Pasquale "sid" Fiorillo found a critical vulnerability in Veeam Backup & Replication version 6, 7 and 8. At the time of writing this impact a very large of updated and outdated/legacy Veeam deployments. The vulnerability allows a local unprivileged user of a Windows guest to gain Local and/or Domain Administrator access when VeeamVixProxy is active, the de-facto default in VMWare and Hyper-V environments.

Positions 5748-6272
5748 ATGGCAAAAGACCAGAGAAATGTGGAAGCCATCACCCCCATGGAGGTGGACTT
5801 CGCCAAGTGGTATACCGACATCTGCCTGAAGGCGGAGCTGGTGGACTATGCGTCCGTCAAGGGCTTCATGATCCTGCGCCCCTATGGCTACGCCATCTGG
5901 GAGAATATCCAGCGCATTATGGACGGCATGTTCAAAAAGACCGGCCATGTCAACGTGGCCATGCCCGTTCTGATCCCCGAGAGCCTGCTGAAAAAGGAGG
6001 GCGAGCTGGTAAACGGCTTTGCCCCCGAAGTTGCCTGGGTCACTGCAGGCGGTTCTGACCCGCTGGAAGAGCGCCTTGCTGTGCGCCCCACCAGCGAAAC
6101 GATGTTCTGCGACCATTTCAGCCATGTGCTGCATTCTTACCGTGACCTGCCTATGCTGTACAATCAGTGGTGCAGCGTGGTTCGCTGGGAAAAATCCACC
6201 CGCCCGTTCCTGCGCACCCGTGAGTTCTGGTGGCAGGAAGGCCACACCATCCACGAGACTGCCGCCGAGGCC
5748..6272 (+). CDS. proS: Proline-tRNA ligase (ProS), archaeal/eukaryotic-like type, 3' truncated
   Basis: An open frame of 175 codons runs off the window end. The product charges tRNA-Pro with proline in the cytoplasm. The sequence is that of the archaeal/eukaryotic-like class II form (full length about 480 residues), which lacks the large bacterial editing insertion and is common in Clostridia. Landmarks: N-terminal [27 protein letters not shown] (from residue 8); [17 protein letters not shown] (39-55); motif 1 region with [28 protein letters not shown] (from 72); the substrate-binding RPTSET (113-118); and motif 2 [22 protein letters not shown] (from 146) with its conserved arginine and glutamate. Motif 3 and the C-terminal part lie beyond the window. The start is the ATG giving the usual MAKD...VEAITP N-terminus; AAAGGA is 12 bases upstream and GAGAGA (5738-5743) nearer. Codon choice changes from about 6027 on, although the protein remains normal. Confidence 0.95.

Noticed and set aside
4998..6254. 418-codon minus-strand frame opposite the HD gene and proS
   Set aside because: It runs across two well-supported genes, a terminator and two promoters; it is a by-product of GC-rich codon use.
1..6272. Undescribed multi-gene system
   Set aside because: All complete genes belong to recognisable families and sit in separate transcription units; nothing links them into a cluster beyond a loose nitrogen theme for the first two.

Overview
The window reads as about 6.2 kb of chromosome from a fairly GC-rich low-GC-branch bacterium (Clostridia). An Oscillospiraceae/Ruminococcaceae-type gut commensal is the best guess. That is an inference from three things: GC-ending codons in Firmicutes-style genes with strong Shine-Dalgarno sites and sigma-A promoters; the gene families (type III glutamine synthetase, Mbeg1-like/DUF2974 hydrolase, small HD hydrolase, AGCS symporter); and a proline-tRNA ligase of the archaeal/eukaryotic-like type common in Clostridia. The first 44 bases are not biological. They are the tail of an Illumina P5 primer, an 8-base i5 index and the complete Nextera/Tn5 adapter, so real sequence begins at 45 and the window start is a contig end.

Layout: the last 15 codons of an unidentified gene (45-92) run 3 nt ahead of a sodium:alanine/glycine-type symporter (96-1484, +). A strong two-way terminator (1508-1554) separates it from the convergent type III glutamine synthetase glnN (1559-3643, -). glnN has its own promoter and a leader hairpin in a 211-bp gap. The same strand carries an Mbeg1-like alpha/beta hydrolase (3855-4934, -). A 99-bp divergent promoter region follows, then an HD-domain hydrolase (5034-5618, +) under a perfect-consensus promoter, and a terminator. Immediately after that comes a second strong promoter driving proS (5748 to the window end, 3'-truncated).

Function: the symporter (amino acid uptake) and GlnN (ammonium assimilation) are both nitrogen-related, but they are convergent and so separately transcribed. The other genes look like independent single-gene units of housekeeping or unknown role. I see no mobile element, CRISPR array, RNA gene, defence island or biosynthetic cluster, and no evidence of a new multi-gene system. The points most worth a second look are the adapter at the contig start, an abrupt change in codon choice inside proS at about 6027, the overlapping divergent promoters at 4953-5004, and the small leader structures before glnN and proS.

Veeam Backup & Replication Local Privilege Escalation Vulnerability Name Sensitive Data Exposure in Veem Backup Systems Affected Veeam Backup & Replication (B&R) v6, v6.5, v7, v8 Severity High 7.9/10 Impact CVSS:3.0/AV:L/AC:L/PR:L/UI:N/S:C/C:H/I:L/A:L Vendor http://www.veeam.com/ Advisory http://www.ush.it/team/ush/hack-veeam_6_7_8/veeam.txt Authors Pasquale "sid" Fiorillo (sid AT ush DOT it) Francesco "ascii" Ongaro (ascii AT ush DOT it) Antonio "s4tan" Parata (s4tan AT ush DOT it) Date 20151002 I. BACKGROUND Veeam Software provides backup, disaster recovery and virtualization management software for the VMware and Hyper-V environments. In 2012 Veeam gained more than 1200 employees worldwide, from 10 employees in 2008. It has more than 157'000 customers, 33'000 partners and 80 top industry awards and claims to be the "#1 VM Backup" solution after it gained traction against competitors like Backup Exec and Tivoli Storage Manager. Veeam Backup & Replication is the foundation of many Veeam products, like Veeam Availability Suite and Veeam One. ISGroup is an Italian Information Security boutique, we found this 0day issue while performing a Penetration Test for a customer, you can discover more about ISGroup by visiting http://www.isgroup.biz/. Responsible disclosure with Veeam: Veeam has no public security@ contact and we worked with them through the ticket system opening a case using one of our customer's assistance contract. We were unable to escape from the sternness of this type of communication and move to PGP emails. Their response anyway was pretty prompt, we spoke first with Denis Bodnar and then escalate to Fred Bozhanov, Veeam Support Management. He managed communication with the developers. We advise Veeam to give some of their senior developers a "security team" mandate and to expose such team to external, direct, communication. The people we spoke to did their best and were extremely kind but they must be supported by a corporate process. Prior vulnerabilities in Veeam: It's very difficult to say if Veeam had previous vulnerabilities, there are no CVE assigned to this vendor both on Nist and to it's CPE (cpe:/:veeam). Information to customers of the vulnerability is shown in the "other" section of the changelog: "Removed weakly encrypted username and password logging from guest processing components using networkless (VIX) guest interaction mode. Veeam thanks Pasquale Fiorillo and Francesco Ongaro of ISGroup for vulnerability discovery.". The latest version of the software at the time of writing can be obtained from: http://www.veeam.com/kb2068 http://forums.veeam.com/veeam-backup-replication-f2/8-0-common-issues-and-fixes-t24157.html#p130849 http://www.veeam.com/vmware-esx-backup.html II. DESCRIPTION The vulnerability allows a local Windows user, even with low privileges as the ones provided to an anonymous IIS's virtualhost user, to access Veeam Backup logfiles that include a double-base64 encoded version of the password used by Veeam to run. The affected component is VeeamVixProxy, created by default on installation and the user must be a privileged Local Administrator or a Domain Administrator. For example the wizard for adding a VMware or Hyper-V Backup Proxy explicitly state "Type in an account with local administrator privileges on the server you are adding. Use DOMAIN\USER format for domain accounts, or HOST\USER for local accounts.". We conservatively refer to this issue as a Local Administrator Privilege Escalation but the use of Domain Administrator accounts is not discouraged, if not advised, and we saw this pattern in our customerâ€™s production infrastructures. TLDR: Anything able to read VeeamVixProxy logfiles, world readable by default, can escalate to Local or Domain Administrator. III. ANALYSIS Veeam Backup & Replication (B&R) v6, v6.5, v7, v8 store VeeamVixProxy logfiles in a directory accessible by Everyone and with permissions that make them readable by Everyone (Everyone is, in the Microsoft Windows terminology, the equivalent of the Unixâ€™s nobody user). Such logs, that are continuously generated, contain a Local or Domain Administration user and password in an easily reversible (obfuscated) format. In versions of Veeam prior to 8 a bug prevented log rotation [3,4], on older systems there could be a large amount of logs and thus an extensive history of past and current Local or Domain Administrator credentials. A) Logfiles readable by Everyone As shown in http://www.veeam.com/kb1789 the default log path is Windows Server 2003: %allusersprofile%\Application Data\Veeam\Backup Windows Server 2008 and up: %programdata%\Veeam\Backup Our evidence is for Windows Server 2003, access to the needed files are guaranteed to the Windows group "Everyone" so any local user, even the ones used to map IIS sites, can access them. This pose all the information contained in the logfiles at risk and is a violation of the principle of least privilege. https://en.wikipedia.org/wiki/Principle_of_least_privilege B) Double encoded password in Logfiles The install/execution username and password is stored double-base64 encoded in Veeam Backup "VeeamVixProxy" logfiles. Such files exists in "Veeam\Backup" with a name scheme as follows: VeeamVixProxy_%dd%mm%yyyy.log eg: VeeamVixProxy_16072015.log The password is present in multiple points of the log-file and the files are generated contentiously. In this scenario, a Local File Read vulnerability could lead to full system compromise given the fact that an attacker can re-use such credentials by RDP or RPC (eg: psexec). The log format leaking the credentials is: <date> <time> <number> Blob Data: <base64> eg: 01/07/2015 1.33.42 3936 Blob Data: IwAAAAoAAABWAGUAZQBhAG0AVQBzAGUAcgAQAAAAVQAyAFYAagBjAG0AVgAwAA The "<base64>" of interest has the following format: echo 'IwAAAAoAAABWAGUAZQBhAG0AVQBzAGUAcgAQAAAAVQAyAFYAagBjAG0AVgAwAA'\ | base64 -d | hexdump -C 00000000 23 00 00 00 0a 00 00 00 56 00 65 00 65 00 61 00 |#.......V.e.e.a.| 00000010 6d 00 55 00 73 00 65 00 72 00 10 00 00 00 55 00 |m.U.s.e.r.....U.| 00000020 32 00 56 00 6a 00 63 00 6d 00 56 00 30 00 |2.V.j.c.m.V.0. | First byte is \x23 (#), followed by a NULL and a newline (\x0a), followed by a NULL. Next bytes specify the username, followed by a DLE (data link escape) and a NULL. Everything in the first base64 container is in UTF16. echo -n "isgroup" | iconv -t UTF-16LE | hexdump -C What follows is the most interesting part, a base64 representation of the password. echo -en "U2VjcmV0" | base64 -d Secret Since the VeeamVixProxy files are continuously written the leak will occur even if administrators delete them. An official fix from Veeam is needed in order to fully resolve the vulnerability. This vulnerability is especially dangerous when the "VeeamAdmin" (or whenever you called it) is also a Domain Administration user. IV. WORKAROUND Update: on 8 October 2015 Veeam B&R 8.0 Update 3 has been released and the vendor states it fixes the vulnerability. You are strongly advised to update to the latest version. We did not investigate but will update you on ush.it if needed. Follow this steps to mitigate the issue meanwhile an official patch is released: If you are on Windows 2003 environment fix the permission on "%alluserprofile%\Application Data\Veeam\Backup" path so that only "Administrators" group can read it. If you are on Windows 2008 environment fix the permission on "%programdata%\Veeam\Backup\" so that only "Administrators" group can read it. Create a scheduled task to delete this logfiles from disk. VI. VENDOR RESPONSE Vendor released Update 3 of Veeam B&R 8.0 that contains the proper security patch. At the time of this writing an official patch is currently available. VII. CVE INFORMATION Mitre assigned the CVE-2015-5742 for this vulnerability, internally to Veeam it's referred as Case #00984117. VIII. DISCLOSURE TIMELINE 20150723 Bug discovered 20150724 Vulnerability disclosed to ISGroup's Partners 20150805 Request for CVE to Mitre 20150805 Got CVE-2015-5742 from cve-assign (fast!) 20150806 Details disclosure to Support/Denis Bodnar and CVE 20150806 Escalation to Fred Bozhanov (fast!) will fix in Veeam B&R v8 20150818 Veeam closes the ticket 20150923 ISGroup asks for updates, no release date from vendor 20150923 We extend the disclosure date as 30 Sept will not be met 20151008 Veeam releases Update 3 for Version 8.0 20151008 Advisory disclosed to the public IX. REFERENCES  Top 10 2013-A6-Sensitive Data Exposure https://www.owasp.org/index.php/Top_10_2013-A6-Sensitive_Data_Exposure  Access Control Cheat Sheet https://www.owasp.org/index.php/Access_Control_Cheat_Sheet  http://forums.veeam.com/veeam-backup-replication-f2/veeamvix proxy-log-t20579.html User reporting 5.5 GB of VeeamVixProxy_date.log files  http://forums.veeam.com/veeam-backup-replication-f2/feature-req uest-t28404.html User reporting 7 GB of VeeamVixProxy logs on 220.127.116.119  http://www.veeam.com/kb1825 How to Change the settings related to Veeam Backup & Replication Log Files  http://www.veeam.com/kb1789 How to locate and collect VSS/VIX log files from Guest OS X. CREDIT Pasquale "sid" Fiorillo, Francesco "ascii" Ongaro and Antonio "s4tan" Parata are credited with the discovery of this vulnerability. Pasquale "sid" Fiorillo web site: http://www.ush.it/ mail: sid AT ush DOT it Francesco "ascii" Ongaro web site: http://www.ush.it/ mail: ascii AT ush DOT it Antonio "s4tan" Parata web site: http://www.ush.it/ mail: s4tan AT ush DOT it XI. LEGAL NOTICES Copyright (c) 2015 Francesco "ascii" Ongaro Permission is granted for the redistribution of this alert electronically. It may not be edited in any way without mine express written consent. If you wish to reprint the whole or any part of this alert in any other medium other than electronically, please email me for permission. Disclaimer: The information in the advisory is believed to be accurate at the time of publishing based on currently available information. Use of the information constitutes acceptance for use in an AS IS condition. There are no warranties with regard to this information. Neither the author nor the publisher accepts any liability for any direct, indirect, or consequential loss or damage arising from use of, or reliance on, this information.